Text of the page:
Brands play a large part in people’s lives. They incite much more than just a simple transaction. Consumers don’t just buy products anymore; they search for brands with authentic stories to tell – and that deliver holistic experiences. Brands are now required to be the solution to unmet needs, informers of values, and a means of inspiration, information and education. They don’t just sit on a shelf in a store – they also sit next to friends, acquaintances and idols on social media feeds. In order to continue to meet expectations and occupy such a predominant space in people’s lives, beloved brands must keep reasserting their relevance in new and disruptive ways. New technologies and trends are emerging to enable these companies to do just that.
Consumers today view the products they use as an extension of their own values. As such, they now look to connect with the brands they love; both socially and around causes they believe in. Engagement is coupled with an expectation of transparency, enabling them to always seek a common ground around their values, ideals and beliefs. In the current age where social media dominates a large share of all interactions, people want their lives and their choices to be meaningful—and they want others to know about it. Not only do people buy the brands they like, but they also follow them online, and listen and engage with what they have to say. Brands like Toms have dominated the conversation for a while, while conscientious start-ups such as Pura Vida are increasing in numbers, as well as social media mentions. Established brands like PepsiCo are also exploring new ways to find common ground with their target by introducing new brands. Life Wtr, which breathed new life into bottled water, has built a brand on inspiration and creative potential.
Brands can be disruptive by looking at trends outside of CPG to engage consumers—even new and lapsed users—in new and exciting ways. Mondelez capitalized on the adult coloring book trend that hit late 2015 and 2016 by introducing fully customizable coloring book-inspired Oreo packaging in the Asian market. By offering patterns, coloring and shipping to anywhere via their website, the brand was able to create a new excitement that put the product secondary to the experience. In a market where Oreo lacked the love it experiences in the US, this successfully engaged consumers to build an affinity in a new market. This trend of personalization isn’t new to brands, but also shows no signs of going away. Personalization creates a sense of intimacy with a product, and many heritage brands are looking for new ideas and technologies to keep up with scrappy start-ups that specialize in offering a unique touch in a scalable way.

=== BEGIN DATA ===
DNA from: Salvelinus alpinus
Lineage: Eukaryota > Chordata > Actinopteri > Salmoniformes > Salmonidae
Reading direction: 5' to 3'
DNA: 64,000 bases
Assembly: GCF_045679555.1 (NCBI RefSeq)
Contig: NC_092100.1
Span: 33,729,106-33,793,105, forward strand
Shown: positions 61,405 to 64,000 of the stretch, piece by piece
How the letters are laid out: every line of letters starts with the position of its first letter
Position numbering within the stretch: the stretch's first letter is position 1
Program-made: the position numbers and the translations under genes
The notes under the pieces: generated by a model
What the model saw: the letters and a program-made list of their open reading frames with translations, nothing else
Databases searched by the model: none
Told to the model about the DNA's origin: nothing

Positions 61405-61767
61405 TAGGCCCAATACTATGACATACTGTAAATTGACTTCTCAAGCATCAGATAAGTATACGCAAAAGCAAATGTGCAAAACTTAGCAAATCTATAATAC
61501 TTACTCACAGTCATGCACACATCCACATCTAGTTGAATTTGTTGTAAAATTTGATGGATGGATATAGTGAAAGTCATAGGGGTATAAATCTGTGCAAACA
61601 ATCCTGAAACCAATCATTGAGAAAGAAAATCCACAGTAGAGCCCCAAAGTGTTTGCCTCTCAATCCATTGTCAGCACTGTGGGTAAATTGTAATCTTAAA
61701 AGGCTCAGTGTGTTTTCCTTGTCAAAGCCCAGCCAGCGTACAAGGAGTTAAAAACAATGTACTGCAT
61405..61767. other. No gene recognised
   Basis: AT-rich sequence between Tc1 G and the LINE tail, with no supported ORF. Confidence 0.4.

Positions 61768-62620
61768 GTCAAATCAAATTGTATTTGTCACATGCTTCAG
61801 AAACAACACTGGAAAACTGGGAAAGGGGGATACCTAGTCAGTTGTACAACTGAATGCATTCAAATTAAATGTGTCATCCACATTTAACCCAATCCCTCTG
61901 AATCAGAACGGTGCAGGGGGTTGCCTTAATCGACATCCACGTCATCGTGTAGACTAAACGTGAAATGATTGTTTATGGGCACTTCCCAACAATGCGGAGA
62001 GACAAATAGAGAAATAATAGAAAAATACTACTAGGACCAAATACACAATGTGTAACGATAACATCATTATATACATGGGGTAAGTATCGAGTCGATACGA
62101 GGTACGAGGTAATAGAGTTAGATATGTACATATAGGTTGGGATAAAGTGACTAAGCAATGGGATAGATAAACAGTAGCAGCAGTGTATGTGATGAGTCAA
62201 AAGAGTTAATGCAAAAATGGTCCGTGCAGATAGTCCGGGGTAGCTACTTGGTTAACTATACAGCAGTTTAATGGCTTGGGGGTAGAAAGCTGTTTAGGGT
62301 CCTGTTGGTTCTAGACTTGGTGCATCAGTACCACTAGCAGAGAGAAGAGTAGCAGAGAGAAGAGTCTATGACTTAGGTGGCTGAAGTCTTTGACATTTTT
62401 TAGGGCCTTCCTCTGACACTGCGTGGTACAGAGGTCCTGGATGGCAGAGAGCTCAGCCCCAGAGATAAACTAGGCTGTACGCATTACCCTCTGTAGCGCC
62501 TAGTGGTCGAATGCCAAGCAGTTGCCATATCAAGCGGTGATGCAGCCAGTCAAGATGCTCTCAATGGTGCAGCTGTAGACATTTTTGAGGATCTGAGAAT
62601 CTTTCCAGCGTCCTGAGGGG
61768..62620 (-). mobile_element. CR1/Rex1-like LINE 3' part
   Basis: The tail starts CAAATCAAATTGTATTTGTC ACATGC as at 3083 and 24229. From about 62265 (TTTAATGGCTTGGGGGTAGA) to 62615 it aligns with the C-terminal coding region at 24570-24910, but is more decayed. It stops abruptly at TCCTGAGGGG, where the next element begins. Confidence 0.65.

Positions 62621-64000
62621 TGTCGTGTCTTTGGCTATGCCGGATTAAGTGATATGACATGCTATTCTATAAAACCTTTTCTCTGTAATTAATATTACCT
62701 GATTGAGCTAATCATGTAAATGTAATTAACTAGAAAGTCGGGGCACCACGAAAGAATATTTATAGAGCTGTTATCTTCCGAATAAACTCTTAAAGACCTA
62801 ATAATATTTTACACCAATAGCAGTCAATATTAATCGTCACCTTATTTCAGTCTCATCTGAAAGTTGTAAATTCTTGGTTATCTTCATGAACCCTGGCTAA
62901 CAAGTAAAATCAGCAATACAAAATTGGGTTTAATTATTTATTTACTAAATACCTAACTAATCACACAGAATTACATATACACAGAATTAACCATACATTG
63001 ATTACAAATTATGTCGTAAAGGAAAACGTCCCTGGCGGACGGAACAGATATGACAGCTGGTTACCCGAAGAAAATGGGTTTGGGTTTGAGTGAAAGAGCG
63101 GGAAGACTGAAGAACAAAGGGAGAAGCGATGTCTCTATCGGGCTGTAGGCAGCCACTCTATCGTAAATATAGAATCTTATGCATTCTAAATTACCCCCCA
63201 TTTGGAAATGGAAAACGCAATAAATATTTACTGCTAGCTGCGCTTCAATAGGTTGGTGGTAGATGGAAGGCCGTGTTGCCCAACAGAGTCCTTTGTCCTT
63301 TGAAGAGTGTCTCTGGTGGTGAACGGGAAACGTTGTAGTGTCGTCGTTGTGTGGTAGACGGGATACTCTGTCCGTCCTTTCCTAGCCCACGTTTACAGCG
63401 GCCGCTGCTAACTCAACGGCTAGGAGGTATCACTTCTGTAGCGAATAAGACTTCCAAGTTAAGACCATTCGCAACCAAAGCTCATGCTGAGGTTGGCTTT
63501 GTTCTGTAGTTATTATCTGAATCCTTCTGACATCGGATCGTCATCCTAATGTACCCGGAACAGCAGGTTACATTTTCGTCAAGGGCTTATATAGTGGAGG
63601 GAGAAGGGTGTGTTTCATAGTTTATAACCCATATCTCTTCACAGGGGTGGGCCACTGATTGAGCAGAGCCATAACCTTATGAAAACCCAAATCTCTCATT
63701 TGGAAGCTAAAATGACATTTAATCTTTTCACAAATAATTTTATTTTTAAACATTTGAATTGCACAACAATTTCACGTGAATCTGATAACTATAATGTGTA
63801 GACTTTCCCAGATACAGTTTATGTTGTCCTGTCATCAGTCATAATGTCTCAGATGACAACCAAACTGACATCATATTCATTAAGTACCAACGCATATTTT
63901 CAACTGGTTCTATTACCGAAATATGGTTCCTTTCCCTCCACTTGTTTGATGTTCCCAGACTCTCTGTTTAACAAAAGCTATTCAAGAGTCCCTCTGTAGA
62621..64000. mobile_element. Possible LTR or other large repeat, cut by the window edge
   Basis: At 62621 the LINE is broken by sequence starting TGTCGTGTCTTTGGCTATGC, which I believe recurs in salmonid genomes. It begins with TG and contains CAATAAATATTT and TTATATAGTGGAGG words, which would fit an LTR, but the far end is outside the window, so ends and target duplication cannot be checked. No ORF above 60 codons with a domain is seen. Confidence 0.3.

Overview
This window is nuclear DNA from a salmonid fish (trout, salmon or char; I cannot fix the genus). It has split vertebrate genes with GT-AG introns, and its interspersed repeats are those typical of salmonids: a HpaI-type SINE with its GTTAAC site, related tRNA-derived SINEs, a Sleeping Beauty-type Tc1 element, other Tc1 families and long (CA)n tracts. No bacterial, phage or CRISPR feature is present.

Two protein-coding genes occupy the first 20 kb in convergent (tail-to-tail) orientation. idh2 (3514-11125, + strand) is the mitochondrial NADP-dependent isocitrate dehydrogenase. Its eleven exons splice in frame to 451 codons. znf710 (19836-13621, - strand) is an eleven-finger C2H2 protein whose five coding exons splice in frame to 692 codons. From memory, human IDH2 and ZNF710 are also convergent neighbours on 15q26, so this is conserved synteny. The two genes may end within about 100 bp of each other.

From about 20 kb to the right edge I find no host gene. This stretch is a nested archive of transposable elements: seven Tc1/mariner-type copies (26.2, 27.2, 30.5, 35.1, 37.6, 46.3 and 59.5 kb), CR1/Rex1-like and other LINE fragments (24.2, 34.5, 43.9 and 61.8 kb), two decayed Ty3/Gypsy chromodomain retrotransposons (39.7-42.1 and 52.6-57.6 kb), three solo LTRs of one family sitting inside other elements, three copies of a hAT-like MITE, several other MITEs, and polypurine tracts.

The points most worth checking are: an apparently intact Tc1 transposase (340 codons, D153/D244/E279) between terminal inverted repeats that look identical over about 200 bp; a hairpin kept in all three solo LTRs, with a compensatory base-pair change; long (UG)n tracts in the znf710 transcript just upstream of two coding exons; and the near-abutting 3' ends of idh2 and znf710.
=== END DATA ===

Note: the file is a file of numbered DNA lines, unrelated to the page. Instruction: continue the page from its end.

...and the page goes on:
Engagements must also transcend both digital and physical touchpoints in order to be truly consumer-centric in the always-connected environment. People interact digitally and physically at the same time, which has led to a changing customer journey. Despite these changes, packaging is still the embodiment of a brand. It is the main touchpoint at shelf. The key to success is to elevate a brand experience to the level of theater, having an impact, value, and the means of being something shareable to extend the reach of the experience beyond the limited release or the purchase occasion. New technology has emerged that creates adaptive and dynamic digital experiences on pack. Digimarc and HPI partnered to deliver Digital Watermarking, a technology that allows shoppers to point their mobile device at a package to read the invisible watermarks that are directly embedded under the existing packaging design, enabling them to access coupons, educational materials, recipes, photos, games and more with the tap of a screen. Watermarking is an opportunity for a brand to create interactive content that delights consumers and encourages engagement without going through expensive redesigns to change the pack.
Brands that create relevant customer experiences across all customer touchpoints are the brands that can successfully win over customers at retail. Content is king, and customization and personalization are coveted. According to a study by Deloitte, people are wiling to pay a 42% upcharge for personalization, and brands such as Coke and Smirnoff are utilizing new technologies in disruptive ways to deliver on that desire for consumers. These are just two brands that recognize the importance of understanding consumer motivations and how the role of packaging can create shareable stories and memorable experiences throughout the entire shopping journey. These stories and brand messages are also omnipresent in a consumer’s life. The line between digital and physical environments continue to become more blurred, making brand stories increasingly transparent to the consumer. Due to this, those stories and experiences being relatable to the target audience in an authentic way is key. To maintain a spot in a consumer’s shopping cart, a brand must establish its importance in their life overall. In achieve this, brands must strive to be relevant in people’s lives in ways they don’t expect.
About the Author: Jessica Shvarts is the marketing manager for Interbrand’s Consumer & Retail Brand Experience team. She has a great interest in all things branding, especially related to current events and trends. Prior to joining Interbrand, she worked in the nonprofit sector, during which time she developed a passion for the pen through her work in grant writing. When she’s not living and breathing all things branding, Jessica enjoys traveling, live music, and Cleveland sports.
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